I thought it was the town; maybe it was just the music

My brain is still in holiday weekend mode so this is as good a time as any to dispose of this music meme that’s been going around listing the top songs from the year the writer graduated from high school. One thing I’ve been sad to see is that everyone else’s list is at least two years more recent than mine. So let’s climb into the Way Back Machine for a trip to 1976.

Here’s some background: part way through my junior year in high school our family moved from a big city to a small rural town in Missouri, 21 miles from the nearest of even the most basic teenage creature comforts such as a McDonalds. This was not a pleasing development for me. I’ve always figured I just didn’t like small town life; looking back at this list of the top hits and through thirty years of perspective it may be that I just didn’t like the music.

This meme calls for me to strikethrough the songs I hated, boldface the songs I liked and do nothing with the songs that were neutral. I’m also supposed to underline the best and worst, but I don’t have an underline function on my toolbar, so I’ve used asterisks. While there were a lot of bad songs to choose from for worst of the year, I’m going with Show Me the Way by Peter Frampton.

By itself it’s not any worse than the others, but it has a strong negative association. You see, my senior class left on a chartered bus immediately after our graduation ceremony for the Senior Trip to Daytona Beach. The bus had a tape deck and we started out with, I think, three different tapes. Within the first six hours, however, two of these had either broken or developed that tell-tale 8-track flutter. All we were left with was Frampton Comes Alive — over and over and over. Why didn’t we buy another tape at some point in the week-long trip? Well, Missouri had a 21-year-old minimum drinking age. Most of the states we were driving through had 18-year-old limits. Our resources were almost exclusively dedicated to buying beer, and — being high school graduates — we knew that the cheaper the beer, the more you could buy. So to this day I can’t hear Peter Frampton or see a can of Old Milwaukee without a sense of revulsion.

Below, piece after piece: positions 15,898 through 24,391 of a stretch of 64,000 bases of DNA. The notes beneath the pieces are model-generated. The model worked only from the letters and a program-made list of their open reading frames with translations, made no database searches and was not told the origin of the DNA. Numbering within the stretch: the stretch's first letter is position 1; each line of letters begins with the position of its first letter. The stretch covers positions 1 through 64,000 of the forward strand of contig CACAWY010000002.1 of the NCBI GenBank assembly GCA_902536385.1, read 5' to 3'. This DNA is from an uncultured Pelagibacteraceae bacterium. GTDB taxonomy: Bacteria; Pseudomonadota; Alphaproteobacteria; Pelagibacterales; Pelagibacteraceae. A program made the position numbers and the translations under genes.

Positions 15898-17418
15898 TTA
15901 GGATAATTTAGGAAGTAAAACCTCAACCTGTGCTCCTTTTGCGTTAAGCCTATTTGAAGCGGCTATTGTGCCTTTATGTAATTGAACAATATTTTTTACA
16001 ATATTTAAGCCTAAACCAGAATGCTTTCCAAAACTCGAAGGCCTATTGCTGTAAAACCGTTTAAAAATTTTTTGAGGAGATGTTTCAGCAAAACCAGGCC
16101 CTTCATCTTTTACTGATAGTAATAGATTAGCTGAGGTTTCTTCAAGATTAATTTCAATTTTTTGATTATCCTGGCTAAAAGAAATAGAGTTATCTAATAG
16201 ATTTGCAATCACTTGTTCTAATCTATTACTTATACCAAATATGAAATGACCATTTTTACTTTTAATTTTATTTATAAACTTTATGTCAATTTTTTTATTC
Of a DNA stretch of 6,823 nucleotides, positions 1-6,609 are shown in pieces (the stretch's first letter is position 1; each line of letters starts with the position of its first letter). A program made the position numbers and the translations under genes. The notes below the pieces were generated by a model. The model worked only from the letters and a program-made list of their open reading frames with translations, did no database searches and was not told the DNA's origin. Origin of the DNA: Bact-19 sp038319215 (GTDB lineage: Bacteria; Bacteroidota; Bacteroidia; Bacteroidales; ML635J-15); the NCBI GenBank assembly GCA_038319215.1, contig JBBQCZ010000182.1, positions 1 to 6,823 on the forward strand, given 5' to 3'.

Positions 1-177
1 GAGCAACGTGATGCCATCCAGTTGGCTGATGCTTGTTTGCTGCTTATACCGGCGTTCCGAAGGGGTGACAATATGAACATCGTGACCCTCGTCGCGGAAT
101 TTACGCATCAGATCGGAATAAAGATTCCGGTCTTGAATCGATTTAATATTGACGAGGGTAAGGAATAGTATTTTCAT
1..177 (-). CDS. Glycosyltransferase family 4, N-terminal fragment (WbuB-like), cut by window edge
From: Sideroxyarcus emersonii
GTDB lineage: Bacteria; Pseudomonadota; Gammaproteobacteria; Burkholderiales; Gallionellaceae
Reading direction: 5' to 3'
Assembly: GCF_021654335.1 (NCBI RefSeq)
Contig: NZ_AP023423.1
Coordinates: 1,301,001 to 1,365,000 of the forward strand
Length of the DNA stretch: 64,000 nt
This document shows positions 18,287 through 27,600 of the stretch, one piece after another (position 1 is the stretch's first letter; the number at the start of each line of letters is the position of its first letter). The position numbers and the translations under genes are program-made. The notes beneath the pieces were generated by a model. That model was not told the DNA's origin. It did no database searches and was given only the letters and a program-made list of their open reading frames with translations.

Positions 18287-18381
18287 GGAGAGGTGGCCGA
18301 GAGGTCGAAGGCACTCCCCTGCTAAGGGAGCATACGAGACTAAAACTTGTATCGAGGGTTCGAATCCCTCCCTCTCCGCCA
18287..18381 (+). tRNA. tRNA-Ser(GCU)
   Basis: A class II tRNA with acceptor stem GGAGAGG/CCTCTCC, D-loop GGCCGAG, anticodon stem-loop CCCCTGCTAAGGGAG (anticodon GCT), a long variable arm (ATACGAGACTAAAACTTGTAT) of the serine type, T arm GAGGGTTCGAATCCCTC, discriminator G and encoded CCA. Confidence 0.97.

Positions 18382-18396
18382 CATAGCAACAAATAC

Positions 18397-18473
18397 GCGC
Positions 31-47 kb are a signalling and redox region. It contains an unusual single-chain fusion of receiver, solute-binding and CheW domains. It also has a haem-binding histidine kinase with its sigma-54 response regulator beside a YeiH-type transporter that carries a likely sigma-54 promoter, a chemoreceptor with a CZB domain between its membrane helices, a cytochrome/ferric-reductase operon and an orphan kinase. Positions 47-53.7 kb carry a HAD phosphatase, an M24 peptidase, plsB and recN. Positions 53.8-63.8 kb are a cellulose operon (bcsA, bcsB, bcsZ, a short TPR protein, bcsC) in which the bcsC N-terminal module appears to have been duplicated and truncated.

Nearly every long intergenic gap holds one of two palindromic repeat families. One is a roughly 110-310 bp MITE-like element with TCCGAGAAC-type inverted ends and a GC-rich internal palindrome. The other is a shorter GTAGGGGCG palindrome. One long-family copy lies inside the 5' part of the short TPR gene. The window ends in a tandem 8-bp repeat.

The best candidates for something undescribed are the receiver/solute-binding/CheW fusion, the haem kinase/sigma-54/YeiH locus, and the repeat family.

Best song? That’s easy, too: Bohemian Rhapsody by Queen. Remember the scene in the movie Wayne’s World where Wayne, Garth and two friends lip sync in the car to this tune? I lived this, decades before it was captured on film. Otherwise, 1976 was a pretty dismal year for music, overall. If I sometimes seem a bit crabby on this blog you simply have to remember my early influences.

Anyway, here’s the list. If you want to play along with the year you graduated, here’s the link to the Music Outfitters site that has the lists.

1976

1. Silly Love Songs, Paul McCartney and Wings
2. Don’t Go Breaking My Heart, Elton John and Kiki Dee
3. Disco Lady, Johnnie Taylor
4. December, 1963 (Oh, What A Night), Four Seasons
5. Play That Funky Music, Wild Cherry
6. Kiss And Say Goodbye, Manhattans
7. Love Machine (Part 1), The Miracles
8. 50 Ways To Leave Your Lover, Paul Simon
9. Love Is Alive, Gary Wright
10. A Fifth Of Beethoven, Walter Murphy and The Big Apple Band

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